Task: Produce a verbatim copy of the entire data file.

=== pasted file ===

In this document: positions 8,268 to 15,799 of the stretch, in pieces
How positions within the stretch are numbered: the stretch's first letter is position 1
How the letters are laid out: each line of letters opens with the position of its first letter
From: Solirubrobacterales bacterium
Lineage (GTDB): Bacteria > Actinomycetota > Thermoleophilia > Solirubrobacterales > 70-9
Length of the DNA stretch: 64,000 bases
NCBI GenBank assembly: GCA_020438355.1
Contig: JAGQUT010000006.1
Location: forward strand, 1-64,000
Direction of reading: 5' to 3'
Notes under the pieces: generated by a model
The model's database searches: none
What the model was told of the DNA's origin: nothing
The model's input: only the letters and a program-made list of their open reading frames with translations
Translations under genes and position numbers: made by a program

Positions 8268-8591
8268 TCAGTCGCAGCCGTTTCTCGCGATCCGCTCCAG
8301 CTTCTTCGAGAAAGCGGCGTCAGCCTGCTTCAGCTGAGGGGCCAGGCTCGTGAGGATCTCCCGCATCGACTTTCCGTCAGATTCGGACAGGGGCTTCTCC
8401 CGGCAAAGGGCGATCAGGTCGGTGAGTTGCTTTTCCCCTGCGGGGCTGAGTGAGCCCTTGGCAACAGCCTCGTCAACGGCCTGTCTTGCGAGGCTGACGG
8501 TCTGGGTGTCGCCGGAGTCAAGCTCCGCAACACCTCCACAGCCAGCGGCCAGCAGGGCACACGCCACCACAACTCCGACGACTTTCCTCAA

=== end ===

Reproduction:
In this document: positions 8,268 to 15,799 of the stretch, in pieces
How positions within the stretch are numbered: the stretch's first letter is position 1
How the letters are laid out: each line of letters opens with the position of its first letter
From: Solirubrobacterales bacterium
Lineage (GTDB): Bacteria > Actinomycetota > Thermoleophilia > Solirubrobacterales > 70-9
Length of the DNA stretch: 64,000 bases
NCBI GenBank assembly: GCA_020438355.1
Contig: JAGQUT010000006.1
Location: forward strand, 1-64,000
Direction of reading: 5' to 3'
Notes under the pieces: generated by a model
The model's database searches: none
What the model was told of the DNA's origin: nothing
The model's input: only the letters and a program-made list of their open reading frames with translations
Translations under genes and position numbers: made by a program

Positions 8268-8591
8268 TCAGTCGCAGCCGTTTCTCGCGATCCGCTCCAG
8301 CTTCTTCGAGAAAGCGGCGTCAGCCTGCTTCAGCTGAGGGGCCAGGCTCGTGAGGATCTCCCGCATCGACTTTCCGTCAGATTCGGACAGGGGCTTCTCC
8401 CGGCAAAGGGCGATCAGGTCGGTGAGTTGCTTTTCCCCTGCGGGGCTGAGTGAGCCCTTGGCAACAGCCTCGTCAACGGCCTGTCTTGCGAGGCTGACGG
8501 TCTGGGTGTCGCCGGAGTCAAGCTCCGCAACACCTCCACAGCCAGCGGCCAGCAGGGCACACGCCACCACAACTCCGACGACTTTCCTCAA